sterious beauty of expression, the abundant illustration, the art of storing nervous vigour and living thought into crisp and pregnant terseness: if this one weapon, a finished English education, is not at his disposal, his knowledge, as far as others are concerned, is so much lumber: to the one spot alone--the Confessional--his efficiency is narrowed. The other fields of his ministry are deprived of the immense service this learning might afford.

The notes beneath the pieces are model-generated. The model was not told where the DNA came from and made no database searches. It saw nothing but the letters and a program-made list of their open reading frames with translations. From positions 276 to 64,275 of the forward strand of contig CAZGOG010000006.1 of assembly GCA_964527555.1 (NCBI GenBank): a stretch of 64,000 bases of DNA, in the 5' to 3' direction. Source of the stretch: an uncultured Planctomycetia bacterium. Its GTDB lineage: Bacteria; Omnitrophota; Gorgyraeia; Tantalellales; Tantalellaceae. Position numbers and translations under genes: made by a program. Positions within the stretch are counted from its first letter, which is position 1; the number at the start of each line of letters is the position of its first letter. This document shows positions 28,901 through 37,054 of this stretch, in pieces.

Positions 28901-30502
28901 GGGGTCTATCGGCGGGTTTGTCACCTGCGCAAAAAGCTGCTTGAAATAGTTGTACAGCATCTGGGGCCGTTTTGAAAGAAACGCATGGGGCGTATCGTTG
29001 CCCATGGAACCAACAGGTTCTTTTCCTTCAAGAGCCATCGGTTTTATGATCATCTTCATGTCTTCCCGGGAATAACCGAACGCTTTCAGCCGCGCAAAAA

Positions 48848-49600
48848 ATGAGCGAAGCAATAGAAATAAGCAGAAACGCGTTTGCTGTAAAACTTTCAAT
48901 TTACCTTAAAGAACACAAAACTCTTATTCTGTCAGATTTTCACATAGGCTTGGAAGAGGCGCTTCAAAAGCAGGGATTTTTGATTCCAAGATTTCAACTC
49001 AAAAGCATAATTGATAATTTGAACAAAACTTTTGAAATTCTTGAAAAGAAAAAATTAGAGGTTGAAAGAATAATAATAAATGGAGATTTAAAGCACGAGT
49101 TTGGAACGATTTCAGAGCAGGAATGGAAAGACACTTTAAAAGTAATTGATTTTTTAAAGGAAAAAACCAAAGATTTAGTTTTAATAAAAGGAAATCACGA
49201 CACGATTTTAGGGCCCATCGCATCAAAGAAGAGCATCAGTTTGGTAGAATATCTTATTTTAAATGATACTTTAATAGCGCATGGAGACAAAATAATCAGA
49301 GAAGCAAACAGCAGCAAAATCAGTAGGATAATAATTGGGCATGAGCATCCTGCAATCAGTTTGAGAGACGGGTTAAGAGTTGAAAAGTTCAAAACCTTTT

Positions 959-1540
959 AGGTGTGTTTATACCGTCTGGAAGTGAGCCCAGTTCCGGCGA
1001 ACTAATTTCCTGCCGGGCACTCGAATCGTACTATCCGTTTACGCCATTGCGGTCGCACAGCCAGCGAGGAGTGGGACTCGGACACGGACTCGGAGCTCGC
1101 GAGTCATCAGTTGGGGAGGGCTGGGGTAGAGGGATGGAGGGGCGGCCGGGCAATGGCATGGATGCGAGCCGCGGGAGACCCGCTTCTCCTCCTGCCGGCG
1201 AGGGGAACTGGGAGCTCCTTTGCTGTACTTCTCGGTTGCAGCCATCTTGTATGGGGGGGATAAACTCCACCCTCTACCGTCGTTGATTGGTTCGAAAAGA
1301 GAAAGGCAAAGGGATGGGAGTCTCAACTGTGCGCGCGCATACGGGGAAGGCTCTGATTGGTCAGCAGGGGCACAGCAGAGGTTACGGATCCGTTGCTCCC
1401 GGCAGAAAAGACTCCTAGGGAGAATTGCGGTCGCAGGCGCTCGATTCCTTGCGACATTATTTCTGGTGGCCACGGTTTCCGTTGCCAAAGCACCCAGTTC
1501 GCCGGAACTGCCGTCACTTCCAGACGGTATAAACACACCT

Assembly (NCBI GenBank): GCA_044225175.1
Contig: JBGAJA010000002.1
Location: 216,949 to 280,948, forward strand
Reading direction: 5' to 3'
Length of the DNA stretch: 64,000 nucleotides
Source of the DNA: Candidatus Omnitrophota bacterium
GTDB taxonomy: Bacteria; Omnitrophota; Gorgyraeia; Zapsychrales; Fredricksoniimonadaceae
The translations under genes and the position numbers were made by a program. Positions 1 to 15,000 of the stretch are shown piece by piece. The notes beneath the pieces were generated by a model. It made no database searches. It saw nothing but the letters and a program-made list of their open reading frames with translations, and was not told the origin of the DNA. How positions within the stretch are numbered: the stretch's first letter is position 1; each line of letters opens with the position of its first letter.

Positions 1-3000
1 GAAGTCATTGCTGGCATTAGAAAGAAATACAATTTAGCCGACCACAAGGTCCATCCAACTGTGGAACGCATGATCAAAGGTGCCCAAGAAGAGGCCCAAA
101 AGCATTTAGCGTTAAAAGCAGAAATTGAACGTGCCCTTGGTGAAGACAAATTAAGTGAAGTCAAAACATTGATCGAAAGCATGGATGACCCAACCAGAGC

Let us see how this works out in practice. The unctions of ordination are scarcely dry on your hands till you begin to realise what you never realised before--viz., that in the most literal sense of the word you belong to the Church Militant.
You go out from college, you are quickly confronted with opposition. At once your brain begins to hew arguments of massive solidity; had you but the skill with which to hurl them you would overwhelm the stoutest foe. This skill you have not got, you never mastered the sciences by which you could smite the aggressor. With